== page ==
Fr. Roger J. Landry
Retreat given at Sacred Heart Retreat House
November 15-17, 2002
1) The Lord knew from all eternity that you would be here, making this retreat this weekend, and hence he speaks very clearly to you at the end of this retreat about his expectations of its fruits and the fruits of your life of love with him. Oftentimes we can look at this parable of the talents, and we can think that Jesus is just talking about a few of our personal qualities. I’m a good singer. I paint well. I’m a good cook. And we make a resolution to put these talents to good and generous use. But that’s not even scratching the surface of what the gifts or talents we’ve received are or the application the Lord wants to make of them.
2) The greatest talent that we’ve received is the Lord himself. God the Father has created us and holds us in existence right now. He’s given us the gift of life. He sent his Son Jesus to die so that we might live forever. He adopted us as his very old children in the sacrament of baptism. He created a sacrament by which he welcomes us back like the Father of the Prodigal Son, whenever we go far from him and squander our spiritual inheritance. He feeds us with His Son’s own body and blood. He’s infused within our hearts the gift of faith. And, as we’ve been talking about during this retreat, he awaits 24 hours a day, 7 days a week in prayer. These are our greatest talents. These are the gifts he calls us, more than any other, to invest, so that we might make them grow.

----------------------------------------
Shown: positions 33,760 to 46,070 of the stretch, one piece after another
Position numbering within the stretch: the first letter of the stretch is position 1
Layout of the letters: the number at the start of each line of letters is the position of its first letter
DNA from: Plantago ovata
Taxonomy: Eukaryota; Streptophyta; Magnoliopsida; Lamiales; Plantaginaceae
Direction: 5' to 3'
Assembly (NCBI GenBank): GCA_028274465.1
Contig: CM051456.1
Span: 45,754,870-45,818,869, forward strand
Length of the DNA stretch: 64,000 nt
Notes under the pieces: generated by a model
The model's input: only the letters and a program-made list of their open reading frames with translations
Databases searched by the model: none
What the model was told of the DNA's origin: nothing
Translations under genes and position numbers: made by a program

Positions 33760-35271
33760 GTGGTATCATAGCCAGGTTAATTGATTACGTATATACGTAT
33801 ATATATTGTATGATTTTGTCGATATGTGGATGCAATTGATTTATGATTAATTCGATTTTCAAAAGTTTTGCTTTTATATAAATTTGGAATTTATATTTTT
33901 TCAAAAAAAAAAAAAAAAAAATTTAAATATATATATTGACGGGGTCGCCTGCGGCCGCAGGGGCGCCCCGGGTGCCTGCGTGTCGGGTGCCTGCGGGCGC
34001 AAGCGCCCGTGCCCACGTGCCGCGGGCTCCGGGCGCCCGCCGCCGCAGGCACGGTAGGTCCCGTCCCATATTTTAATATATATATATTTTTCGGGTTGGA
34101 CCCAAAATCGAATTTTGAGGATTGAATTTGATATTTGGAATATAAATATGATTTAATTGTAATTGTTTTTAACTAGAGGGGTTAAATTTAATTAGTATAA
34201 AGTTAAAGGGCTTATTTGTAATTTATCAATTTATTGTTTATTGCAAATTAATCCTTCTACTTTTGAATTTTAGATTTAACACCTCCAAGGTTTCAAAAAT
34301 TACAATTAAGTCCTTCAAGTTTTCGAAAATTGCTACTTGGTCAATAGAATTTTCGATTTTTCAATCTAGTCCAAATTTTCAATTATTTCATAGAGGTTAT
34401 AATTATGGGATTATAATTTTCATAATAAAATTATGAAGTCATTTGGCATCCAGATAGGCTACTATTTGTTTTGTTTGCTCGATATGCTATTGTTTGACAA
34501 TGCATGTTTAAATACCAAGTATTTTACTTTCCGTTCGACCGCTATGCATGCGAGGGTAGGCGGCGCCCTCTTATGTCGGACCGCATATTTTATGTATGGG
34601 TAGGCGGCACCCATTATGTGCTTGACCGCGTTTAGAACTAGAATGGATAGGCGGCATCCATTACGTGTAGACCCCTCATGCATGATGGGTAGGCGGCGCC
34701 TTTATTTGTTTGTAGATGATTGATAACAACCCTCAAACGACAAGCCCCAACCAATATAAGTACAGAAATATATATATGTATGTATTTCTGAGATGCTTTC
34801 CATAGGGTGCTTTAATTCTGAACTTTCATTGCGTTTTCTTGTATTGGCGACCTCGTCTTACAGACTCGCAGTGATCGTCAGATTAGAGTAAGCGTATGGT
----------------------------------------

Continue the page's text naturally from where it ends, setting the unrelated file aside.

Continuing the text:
3) “For to all those who have, more will be given, and they will have an abundance; but from those who have nothing, even what they have will be taken away.” Jesus has given us these tremendous spiritual gifts and calls us to live a life that will enable them to grow. Part of the mystery of God is that he doesn’t create us all the same. Even in the areas of supernatural gifts, he does give more to some than others. Some people are naturally more comfortable prayer, like fish in water; others are, at first, like fish out of water. Parents recognize it in their children, that some are just naturally more religious. Catechists and teachers see these disparities all the time. No matter how much we have, we’re all called to maximize it. The Lord gives to us according to our abilities. In our culture, perhaps this disparity can make people upset, as if God is anti-egalitarian. But the true Christian response to this we find in the writings of a great Carmelite, St. Thérèse. She said that God made some people roses and she wasn’t one of them. God made her a little flower. But she knew that in God’s garden, she was called to give him as much pleasure as a great rose. She was called, as a little flower, to turn toward the Sun, in a sort of spiritual phototropaism, just like the other flowers. She was called to reach the fullness of her spiritual potential as a little flower, as any of the great roses did to theirs. She might only have been given 2 instead of 5 of these spiritual talents, but God was thrilled when she returned two and more. God doesn’t require everyone return a dividend of five talents, but that everyone try, that everyone make the effort to respond to the graces he’s given each one of us.